And once again, Russia deployed the Wagner group in Ukraine in late March 2022, when the Russian attempt to take Kyiv failed. The Wagner Group was deployed on the frontlines, especially in the Battle of Bakhmut, which lasted for more than 10 months. In May 2023, the Ukrainians withdrew from Bakhmut, and Yevgeny Prigozhin, the former leader of the group, declared victory. However, infighting between Prigozhin and the Russian military establishment reached a dramatic climax in late June 2023, when Prigozhin launched an uprising against the Russian defense ministry and crossed from Ukraine back into Russia. The rebellion lasted for two days before it was called off. Wagner’s elements were granted amnesty and relocated to Belarus. Prigozhin was later killed along with nine other people when his business jet crashed north of Moscow two months after the rebellion.[26] Recently, it seems that Russia may redeploy some former Wagner Group elements serving in Africa Corps to Belgorod Province, a border area subject to frequent cross-border attacks by pro-Ukrainian Russian insurgents.[27]

Additionally, Russia uses drones to attack Ukraine’s energy infrastructure in an attempt to bring down the country’s energy grid, cause long-term damage to Ukraine’s war-waging capabilities, and lower public morale.[28] Russian forces have heavily targeted Ukrainian energy infrastructure during missile and drone strikes through March and April 2024, exploiting already-degraded Ukrainian air defense capabilities. For instance, on 22 March, Russian forces carried out one of the war’s largest missile and drone attacks on energy infrastructure, which damaged power plants and caused blackouts for more than a million Ukrainians.[29]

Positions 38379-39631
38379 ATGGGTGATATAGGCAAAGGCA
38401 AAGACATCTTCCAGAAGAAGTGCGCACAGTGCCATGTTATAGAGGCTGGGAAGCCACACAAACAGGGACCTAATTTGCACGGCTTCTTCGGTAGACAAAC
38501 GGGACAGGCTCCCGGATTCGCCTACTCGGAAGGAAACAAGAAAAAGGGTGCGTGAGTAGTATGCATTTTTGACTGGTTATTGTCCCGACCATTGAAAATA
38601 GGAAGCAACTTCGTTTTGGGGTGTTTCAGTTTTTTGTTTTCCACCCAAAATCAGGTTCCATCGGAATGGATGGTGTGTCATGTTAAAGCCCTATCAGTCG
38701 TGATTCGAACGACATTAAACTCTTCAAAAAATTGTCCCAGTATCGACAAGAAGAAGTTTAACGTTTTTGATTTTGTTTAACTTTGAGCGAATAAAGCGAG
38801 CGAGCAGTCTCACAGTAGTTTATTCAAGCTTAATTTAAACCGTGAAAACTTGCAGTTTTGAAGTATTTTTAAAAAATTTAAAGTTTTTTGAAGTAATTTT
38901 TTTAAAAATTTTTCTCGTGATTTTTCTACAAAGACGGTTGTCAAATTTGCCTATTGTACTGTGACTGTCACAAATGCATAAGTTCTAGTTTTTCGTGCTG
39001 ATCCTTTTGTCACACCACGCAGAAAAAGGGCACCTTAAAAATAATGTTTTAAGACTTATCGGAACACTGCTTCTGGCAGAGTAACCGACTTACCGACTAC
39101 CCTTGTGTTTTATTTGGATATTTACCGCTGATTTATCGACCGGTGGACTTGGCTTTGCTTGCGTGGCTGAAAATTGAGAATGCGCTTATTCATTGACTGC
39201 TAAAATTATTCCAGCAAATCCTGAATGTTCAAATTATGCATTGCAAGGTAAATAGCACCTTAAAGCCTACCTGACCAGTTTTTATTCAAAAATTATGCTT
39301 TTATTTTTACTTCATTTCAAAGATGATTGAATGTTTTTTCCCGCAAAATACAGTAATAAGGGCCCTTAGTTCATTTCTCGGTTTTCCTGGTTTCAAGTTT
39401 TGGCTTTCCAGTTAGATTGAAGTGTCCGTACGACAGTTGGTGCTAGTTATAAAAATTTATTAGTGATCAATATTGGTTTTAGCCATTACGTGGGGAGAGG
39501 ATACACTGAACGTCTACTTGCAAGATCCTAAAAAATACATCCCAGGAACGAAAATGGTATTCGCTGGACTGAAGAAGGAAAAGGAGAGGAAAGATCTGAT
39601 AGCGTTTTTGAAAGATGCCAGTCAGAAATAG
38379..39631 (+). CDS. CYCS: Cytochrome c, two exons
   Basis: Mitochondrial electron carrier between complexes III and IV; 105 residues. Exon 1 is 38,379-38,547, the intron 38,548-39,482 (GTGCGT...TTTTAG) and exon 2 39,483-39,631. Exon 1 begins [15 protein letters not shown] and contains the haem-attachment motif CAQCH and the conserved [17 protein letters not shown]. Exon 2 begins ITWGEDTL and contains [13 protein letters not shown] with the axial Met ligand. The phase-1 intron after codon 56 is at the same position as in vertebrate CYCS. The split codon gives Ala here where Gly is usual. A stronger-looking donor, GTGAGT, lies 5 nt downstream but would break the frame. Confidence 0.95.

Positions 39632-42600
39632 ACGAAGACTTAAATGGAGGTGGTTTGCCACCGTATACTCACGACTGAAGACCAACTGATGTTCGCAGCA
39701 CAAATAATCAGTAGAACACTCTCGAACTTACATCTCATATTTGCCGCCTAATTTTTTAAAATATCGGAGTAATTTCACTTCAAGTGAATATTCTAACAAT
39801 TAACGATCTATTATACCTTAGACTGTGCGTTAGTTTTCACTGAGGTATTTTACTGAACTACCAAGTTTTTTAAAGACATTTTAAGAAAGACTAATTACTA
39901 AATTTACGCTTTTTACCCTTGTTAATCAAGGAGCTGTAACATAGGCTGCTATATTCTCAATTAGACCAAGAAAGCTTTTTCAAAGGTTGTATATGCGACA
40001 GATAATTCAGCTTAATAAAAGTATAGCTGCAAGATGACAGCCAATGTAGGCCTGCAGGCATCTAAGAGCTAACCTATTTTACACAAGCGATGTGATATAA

Recently, Russian forces started targeting Ukrainian transportation infrastructure to interdict Ukrainian ground lines of communication (GLOCs) and, thus, limit Ukraine’s capacity to sufficiently distribute manpower and materiel to critical sectors of the front. On 19 April, Russian forces heavily targeted Ukrainian transportation infrastructure in Dnipropetrovsk Province.[30]

A Mutual Drone War between Ukraine and Russia